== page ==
In an old notebook I discovered a few days ago I found two pictures that I had obviously drawn to sum up something I must have read in a book or heard at a conference. The pictures explain something about the nature of the church and what it means to be part of the Body of Christ.
The first picture is of a bus full of passengers. Bus passengers are a group of largely unrelated individuals who are all going on the same journey who contribute nothing to making the journey actually happen beyond paying their fare. Bus passengers pay their fare get on and passively sit down and then get off when they reach their destination.
The other picture was of one of those amazing clipper sailing ships with the crew up in the rigging. (my picture wasn’t so amazing, so I clipped one from the web.) On a sailing ship the crew, just like the bus passengers, are all making the same journey but there the similarities end. Crew, unlike passengers, contribute to making the journey happen, for the ship to get to its destination the crew have to use their specialist skills and work together. The only way those massive sails can be raised and the ship kept heading in the right direction is for the crew to work as a team, depending on each other and contributing to overall purpose of sailing the ship.
The reason I have these pictures in my notes is because they represent two views of what it means to be part of the church. For much of church history church members have been treated like bus passengers, they have been told to pay for their journey and then to sit passively while the work of making the journey happen was done by the professionals, the drivers (clergy). Pope Pius put this view of the church like this, “The one duty of the multitude [i.e., the laity] is to allow themselves to be led and, like a docile flock, to follow the Pastor.” An anonymous protestant cynic wrote that he thought his church wanted him to “turn up, pay up and shut up.” (of course, there have been many church members who have been happy with this arrangement which has no expectations of them beyond being there and paying their bit)
Contrast the bus passenger view of what it means to be part of a church to the one we find in the New Testament. In Ephesians 4 Paul reminds us that its not the job of church leaders like Pastors to do all the ministry themselves while other church members passively receive it. Rather he says the leaders of the church are to equip everyone who is part of the church “for works of service” In verse 16 Paul gets to his picture of what it means to be part of the church “ the whole body, joined and held together by every supporting ligament, grows and builds itself up in love, as each part does its work.”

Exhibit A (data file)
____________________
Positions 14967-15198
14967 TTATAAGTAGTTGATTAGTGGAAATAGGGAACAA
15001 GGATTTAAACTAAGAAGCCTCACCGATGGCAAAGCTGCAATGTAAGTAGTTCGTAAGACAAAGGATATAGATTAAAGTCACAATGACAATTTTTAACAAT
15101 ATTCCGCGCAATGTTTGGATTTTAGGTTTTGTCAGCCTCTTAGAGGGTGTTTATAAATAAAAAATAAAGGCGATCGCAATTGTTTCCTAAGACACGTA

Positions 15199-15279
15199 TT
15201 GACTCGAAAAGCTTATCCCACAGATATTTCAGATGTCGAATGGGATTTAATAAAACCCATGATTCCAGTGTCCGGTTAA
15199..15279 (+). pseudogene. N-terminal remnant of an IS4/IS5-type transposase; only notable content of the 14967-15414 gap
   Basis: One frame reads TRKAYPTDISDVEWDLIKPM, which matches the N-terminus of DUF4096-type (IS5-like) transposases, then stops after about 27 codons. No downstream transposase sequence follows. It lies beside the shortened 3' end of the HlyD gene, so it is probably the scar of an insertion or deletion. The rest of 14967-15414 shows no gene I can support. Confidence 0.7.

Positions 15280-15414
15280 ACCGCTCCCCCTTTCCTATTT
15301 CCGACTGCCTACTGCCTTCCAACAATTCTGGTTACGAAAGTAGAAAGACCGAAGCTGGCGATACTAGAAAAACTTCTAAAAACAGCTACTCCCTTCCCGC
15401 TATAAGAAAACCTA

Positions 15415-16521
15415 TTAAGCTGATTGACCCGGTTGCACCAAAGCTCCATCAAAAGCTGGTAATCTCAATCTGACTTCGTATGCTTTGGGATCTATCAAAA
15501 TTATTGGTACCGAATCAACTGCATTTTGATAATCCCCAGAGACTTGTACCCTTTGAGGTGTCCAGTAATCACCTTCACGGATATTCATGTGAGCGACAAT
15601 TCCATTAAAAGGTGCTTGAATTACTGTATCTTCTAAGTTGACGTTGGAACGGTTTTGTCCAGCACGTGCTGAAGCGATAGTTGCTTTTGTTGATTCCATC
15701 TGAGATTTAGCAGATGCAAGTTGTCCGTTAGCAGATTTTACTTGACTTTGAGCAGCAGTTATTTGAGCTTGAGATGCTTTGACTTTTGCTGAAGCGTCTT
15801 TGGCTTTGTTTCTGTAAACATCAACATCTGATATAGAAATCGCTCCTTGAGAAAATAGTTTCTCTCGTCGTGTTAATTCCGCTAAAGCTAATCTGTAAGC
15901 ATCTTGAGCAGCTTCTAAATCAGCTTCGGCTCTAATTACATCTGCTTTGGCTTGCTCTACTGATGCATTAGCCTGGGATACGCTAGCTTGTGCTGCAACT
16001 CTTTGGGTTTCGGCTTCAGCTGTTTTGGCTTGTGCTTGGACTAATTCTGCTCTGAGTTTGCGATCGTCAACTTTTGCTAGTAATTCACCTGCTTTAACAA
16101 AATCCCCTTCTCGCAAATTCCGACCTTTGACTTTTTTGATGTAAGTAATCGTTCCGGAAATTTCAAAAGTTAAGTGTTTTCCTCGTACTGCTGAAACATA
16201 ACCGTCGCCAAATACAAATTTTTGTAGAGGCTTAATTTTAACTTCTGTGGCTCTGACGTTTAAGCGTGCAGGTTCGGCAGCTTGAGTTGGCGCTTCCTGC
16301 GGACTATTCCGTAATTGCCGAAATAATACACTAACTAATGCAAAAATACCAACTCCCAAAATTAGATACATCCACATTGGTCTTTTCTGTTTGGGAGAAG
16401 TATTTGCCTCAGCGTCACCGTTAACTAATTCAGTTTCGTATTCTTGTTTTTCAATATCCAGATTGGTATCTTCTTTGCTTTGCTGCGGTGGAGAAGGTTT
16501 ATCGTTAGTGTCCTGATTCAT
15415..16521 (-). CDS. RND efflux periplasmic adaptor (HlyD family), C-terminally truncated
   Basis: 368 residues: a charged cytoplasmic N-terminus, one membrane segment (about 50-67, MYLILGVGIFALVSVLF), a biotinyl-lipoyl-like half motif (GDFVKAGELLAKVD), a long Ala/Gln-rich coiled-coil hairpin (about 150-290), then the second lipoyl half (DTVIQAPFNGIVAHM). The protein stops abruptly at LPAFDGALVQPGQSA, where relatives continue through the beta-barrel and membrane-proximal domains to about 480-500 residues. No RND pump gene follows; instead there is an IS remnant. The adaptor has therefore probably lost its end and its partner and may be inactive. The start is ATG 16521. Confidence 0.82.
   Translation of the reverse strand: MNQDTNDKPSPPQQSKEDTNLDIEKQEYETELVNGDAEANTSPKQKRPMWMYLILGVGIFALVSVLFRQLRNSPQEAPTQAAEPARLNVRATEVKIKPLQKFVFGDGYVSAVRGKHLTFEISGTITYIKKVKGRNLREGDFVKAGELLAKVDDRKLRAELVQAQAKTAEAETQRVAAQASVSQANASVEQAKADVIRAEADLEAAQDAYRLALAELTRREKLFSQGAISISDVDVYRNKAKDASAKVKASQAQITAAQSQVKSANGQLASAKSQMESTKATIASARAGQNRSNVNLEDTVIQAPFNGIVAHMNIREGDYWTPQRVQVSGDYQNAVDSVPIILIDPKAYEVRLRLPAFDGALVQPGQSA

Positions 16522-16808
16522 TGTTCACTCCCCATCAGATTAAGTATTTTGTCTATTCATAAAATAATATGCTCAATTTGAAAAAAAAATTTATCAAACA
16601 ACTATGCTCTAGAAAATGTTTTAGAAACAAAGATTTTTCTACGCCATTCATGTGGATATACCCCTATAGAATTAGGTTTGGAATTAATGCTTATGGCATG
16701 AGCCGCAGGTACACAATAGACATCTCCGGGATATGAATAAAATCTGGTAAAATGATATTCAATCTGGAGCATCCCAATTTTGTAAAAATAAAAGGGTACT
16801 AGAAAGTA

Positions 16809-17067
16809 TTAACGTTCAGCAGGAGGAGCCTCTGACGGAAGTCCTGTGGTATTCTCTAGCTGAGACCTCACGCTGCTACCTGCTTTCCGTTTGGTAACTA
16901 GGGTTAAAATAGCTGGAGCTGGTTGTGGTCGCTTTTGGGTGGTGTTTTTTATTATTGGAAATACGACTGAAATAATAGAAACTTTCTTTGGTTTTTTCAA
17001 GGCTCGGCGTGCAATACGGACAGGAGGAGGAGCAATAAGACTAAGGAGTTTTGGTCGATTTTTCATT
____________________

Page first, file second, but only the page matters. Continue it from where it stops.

In just that one verse we are given two fundamental facts about the church that is critical that we understand and more importantly, do something about. God’s Word says in this verse that the Church has a purpose, it is meant to do something, that something is to “grow and build itself up in love.” The church is a community that God calls on to grow in spiritual vibrancy and love, in love for God and each other. A stagnant church, a church that isn’t growing spiritually is not a church as God’s Word understands it to be or God desires it to be. What its important for us to grasp is that this kind of spiritual growth doesn’t happen by accident, it doesn’t even happen as a result of a small group of people doing all the work. Spiritual growth happens in and through a church when “each part does it work.” We all grow when we are all prepared to work together in the power of the Spirit to grow.
This verse, it seems to me, metaphorically takes us on board the sailing ship not the bus when we think about church. It helps us understand what church membership all is about. When you become a church member you are saying I am not going to be a passenger, I am ready and willing to be part of the crew. You are saying that you understand that the church needs you to make your unique contribution and with others do what needs to be done to enable the church to grow. Church membership is about accepting our responsibility and role in helping our church grow.
When we understand it in this way, we can see Church membership isn’t about getting to vote, its not about having some power, its not about privilege, its about our role in the church and responsibility for the church. Church members realise they have a responsibility with others to help the church be the vibrant spiritually healthy and growing community that Christ desires it to be and which the Holy Spirit can enable it to be. Church membership is about having a role being active in the mission and ministry of the church not simply attending church services. No disciple of Christ should be a passive passenger in the Body of Christ. Maybe it would be better if we stopped talking about people being church members and instead started talking about them being members of the crew?
So now comes the inevitable question if you are a disciple of Jesus when it comes to Westlake are you a passenger or part of the crew?